Also, the initial paragraph should be in the first person. A speedy way to obliterate a letter is to talk in the third person or to include ‘we’ in the letter. To begin a letter with “we” can spoil your response.
Here is a comprehensive set of the rules to follow in creating your first paragraph
- Make it theatrical, interesting, and directed to the exact target audience.
- Keep your paragraph concise.
- Keep your sentences precise.
- Keep your words short.
- Use “you” to engage the prospect.
- Make your message come from a single person, on a very individual basis, with the aim of building a one-on-one readership throughout the piece.
In assessing any sales letter, one of the basic things you should do is examine the lead paragraph. Does it match the approach and taste of the six points listed above?
There is no rigid formula to a lead-in paragraph, but your letters will create enhanced responses if you follow, rather than break, the rules.
Is Including a P.S. In Your Sales Letter Essential?
People do like to know who has sent them the letter, and tend to quickly scroll down to the end of the letter to see whose signature is at the bottom.
The next thing they see below the signature is a Postscript (or P.S.). Truly enough, your P.S. can be the second (after the headline) or third (after the opening sentence/paragraph) most read element of your sales letter or email.
Most copywriters use not just one postscript, but also several (P.P.S). Most postscripts tend to be fairly small, usually, about 3 or 4 lines to sum up the offer, corroborate the deadline, and comprise the call for action.
Webster’s defines PS.. this way… (verbatim) “Postscript — To write after; a paragraph added to a letter after it is concluded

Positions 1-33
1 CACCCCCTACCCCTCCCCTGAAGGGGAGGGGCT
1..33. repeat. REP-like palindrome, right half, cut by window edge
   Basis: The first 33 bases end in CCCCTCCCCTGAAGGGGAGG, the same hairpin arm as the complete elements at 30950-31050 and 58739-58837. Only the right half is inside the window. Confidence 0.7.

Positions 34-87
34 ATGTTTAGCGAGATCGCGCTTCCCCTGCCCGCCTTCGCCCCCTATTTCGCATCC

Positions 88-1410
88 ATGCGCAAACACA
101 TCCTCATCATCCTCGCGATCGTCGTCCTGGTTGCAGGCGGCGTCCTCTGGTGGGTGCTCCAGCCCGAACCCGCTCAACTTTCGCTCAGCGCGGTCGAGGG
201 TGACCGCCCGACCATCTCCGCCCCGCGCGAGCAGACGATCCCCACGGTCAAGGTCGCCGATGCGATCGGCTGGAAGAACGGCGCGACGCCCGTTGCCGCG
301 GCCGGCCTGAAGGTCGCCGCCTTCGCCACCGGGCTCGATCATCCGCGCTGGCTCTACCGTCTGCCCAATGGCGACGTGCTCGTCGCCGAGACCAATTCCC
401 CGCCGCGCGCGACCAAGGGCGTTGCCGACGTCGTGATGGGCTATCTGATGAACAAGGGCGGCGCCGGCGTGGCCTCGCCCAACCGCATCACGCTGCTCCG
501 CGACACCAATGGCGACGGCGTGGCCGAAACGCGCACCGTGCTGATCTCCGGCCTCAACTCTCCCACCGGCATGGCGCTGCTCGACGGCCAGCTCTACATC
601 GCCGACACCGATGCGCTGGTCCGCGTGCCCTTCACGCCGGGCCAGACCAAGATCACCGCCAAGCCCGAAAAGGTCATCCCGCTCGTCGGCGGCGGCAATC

and signed by the writer; an addition made to a letter or composition after the main body of the work has been finished, containing something omitted, or something new occurring to the writer.”
For marketers, it provides one final opportunity to influence prospects into action. The best way to use your final “addition” is to highlight or re-state a chief point of significance to the reader.
Employ these tactics. The P.S. is one of the most-read elements of any sales letter. It ranks second only to your headline and sub-heads in terms of readership priority.
Keep it concise and precise. A succinct summary is sufficient to uphold the reader’s interest. If you need more room, create a secondary P.S. Adding supplementary P.S.’s is a mainly effective strategy with longer sales letters.
Should You Include Guarantees?
If you offer a product or service without a guarantee, you might just be on the verge of losing a great percentage of potential sales. Nowadays, scams are widespread.
Since there is no official police or moderator on the Internet, such scams are most likely even greater as a consequence. Because of these swindlers and the huge number of challenges presented on the Web, people are mistrustful and will increasingly seek out more protected means to advantage from offers.